Brussels (Brussels Morning) The French charity Abbé Pierre Foundation is warning that millions of people could lose their homes due to the coronavirus crisis, RFI reported on Wednesday.
The situation could grow into a severe social crisis despite the extended moratorium on evictions over unpaid rent, the charity warned.
Last week, the Oxfam anti-poverty group warned that the coronavirus crisis is deepening global inequality. The Abbé Pierre Foundation is stressing that it has worsened the social crisis in France.
According to the Foundation’s 26th housing report, approximately 4 million people in France are inadequately housed, including some 300,000 who are homeless.
More than 12 million face housing problems
The report cautions that the ability of more than 12 million people to maintain a roof over their heads is jeopardised and notes that, according to the French Popular Relief non-profit, annual applications for food aid increased 45% in 2020.
The report adds that the Restaurants of the Heart charity is planning to provide one million people with meals this winter, up from last winter’s 875,000.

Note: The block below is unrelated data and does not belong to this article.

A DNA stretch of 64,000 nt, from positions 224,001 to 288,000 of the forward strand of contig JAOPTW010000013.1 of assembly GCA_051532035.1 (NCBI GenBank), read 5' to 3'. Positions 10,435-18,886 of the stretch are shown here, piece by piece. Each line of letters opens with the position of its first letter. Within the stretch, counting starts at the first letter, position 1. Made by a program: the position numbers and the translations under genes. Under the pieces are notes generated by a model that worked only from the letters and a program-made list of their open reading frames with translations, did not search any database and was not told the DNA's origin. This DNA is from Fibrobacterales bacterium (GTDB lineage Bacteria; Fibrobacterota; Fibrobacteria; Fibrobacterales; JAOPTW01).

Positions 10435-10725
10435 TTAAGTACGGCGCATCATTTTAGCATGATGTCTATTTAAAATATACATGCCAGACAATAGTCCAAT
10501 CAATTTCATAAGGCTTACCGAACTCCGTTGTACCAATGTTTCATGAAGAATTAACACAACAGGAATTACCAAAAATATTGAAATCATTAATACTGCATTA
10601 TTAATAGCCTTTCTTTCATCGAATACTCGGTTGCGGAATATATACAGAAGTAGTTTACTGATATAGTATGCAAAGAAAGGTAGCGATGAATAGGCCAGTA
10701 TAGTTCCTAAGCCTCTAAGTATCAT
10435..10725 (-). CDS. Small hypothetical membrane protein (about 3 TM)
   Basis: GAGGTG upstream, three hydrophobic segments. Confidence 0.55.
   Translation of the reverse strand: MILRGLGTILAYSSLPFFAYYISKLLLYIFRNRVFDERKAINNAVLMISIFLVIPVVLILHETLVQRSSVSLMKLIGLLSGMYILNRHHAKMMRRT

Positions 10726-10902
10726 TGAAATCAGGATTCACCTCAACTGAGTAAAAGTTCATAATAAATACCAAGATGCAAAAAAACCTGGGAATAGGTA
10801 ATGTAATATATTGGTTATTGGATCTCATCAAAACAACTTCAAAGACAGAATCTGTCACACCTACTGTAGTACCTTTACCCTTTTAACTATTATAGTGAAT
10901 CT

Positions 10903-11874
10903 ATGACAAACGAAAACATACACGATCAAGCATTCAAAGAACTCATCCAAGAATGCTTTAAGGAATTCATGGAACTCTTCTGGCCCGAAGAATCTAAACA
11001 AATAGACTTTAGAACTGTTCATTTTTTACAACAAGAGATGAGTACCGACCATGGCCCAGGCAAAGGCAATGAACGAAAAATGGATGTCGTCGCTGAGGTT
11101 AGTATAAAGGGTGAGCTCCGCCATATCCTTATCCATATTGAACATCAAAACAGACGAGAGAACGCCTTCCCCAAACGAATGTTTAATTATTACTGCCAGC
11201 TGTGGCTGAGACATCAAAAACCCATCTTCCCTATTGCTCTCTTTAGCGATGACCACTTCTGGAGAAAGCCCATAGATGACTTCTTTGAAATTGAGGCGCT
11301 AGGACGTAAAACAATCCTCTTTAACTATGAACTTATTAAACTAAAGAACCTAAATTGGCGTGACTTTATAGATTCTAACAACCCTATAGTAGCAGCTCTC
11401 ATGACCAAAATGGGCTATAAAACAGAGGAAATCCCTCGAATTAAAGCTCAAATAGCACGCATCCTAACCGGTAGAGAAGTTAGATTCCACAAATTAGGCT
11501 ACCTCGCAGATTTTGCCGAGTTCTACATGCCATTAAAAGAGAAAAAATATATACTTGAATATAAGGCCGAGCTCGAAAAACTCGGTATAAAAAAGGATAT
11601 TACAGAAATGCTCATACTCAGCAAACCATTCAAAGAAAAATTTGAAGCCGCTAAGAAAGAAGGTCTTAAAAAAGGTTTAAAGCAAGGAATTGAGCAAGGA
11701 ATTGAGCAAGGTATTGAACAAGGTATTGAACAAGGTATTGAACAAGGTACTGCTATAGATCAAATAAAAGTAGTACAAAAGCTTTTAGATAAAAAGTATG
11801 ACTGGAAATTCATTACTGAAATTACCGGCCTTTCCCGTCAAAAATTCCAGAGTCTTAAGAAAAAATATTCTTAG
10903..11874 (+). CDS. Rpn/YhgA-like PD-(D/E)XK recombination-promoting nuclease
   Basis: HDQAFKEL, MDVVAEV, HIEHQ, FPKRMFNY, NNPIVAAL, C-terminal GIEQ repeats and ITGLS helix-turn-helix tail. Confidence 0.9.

The Foundation report also notes that applications for welfare benefits increased about 10% last year, from 1.9 million to 2.1 million, and that the rise of poverty increases the risk of housing difficulties.
Manuel Domergue, director of research at the Abbé Pierre Foundation, predicted that “even if the economy gets back to normal in the next six months to a year, these people will have difficulty coming out the slump.”
Emmanuelle Wargon, France’s Minister Delegate for Housing, observed that the health crisis had grown into an economic crisis and that could lead to a social crisis, Le Parisien reported.
The Abbé Pierre Foundation stated that the government’s extension of the moratorium on evictions to 1 June does not address the underlying causes of inadequate housing and pointed out that the number of evictions has increased about 40% in the last decade.
“About 13,000 households would have been evicted in normal conditions,” Domergue notes and even now they stand to lose the protection in June. “The risk is an explosion in evictions in 2021, as well as 2022 or 2023,” he concluded.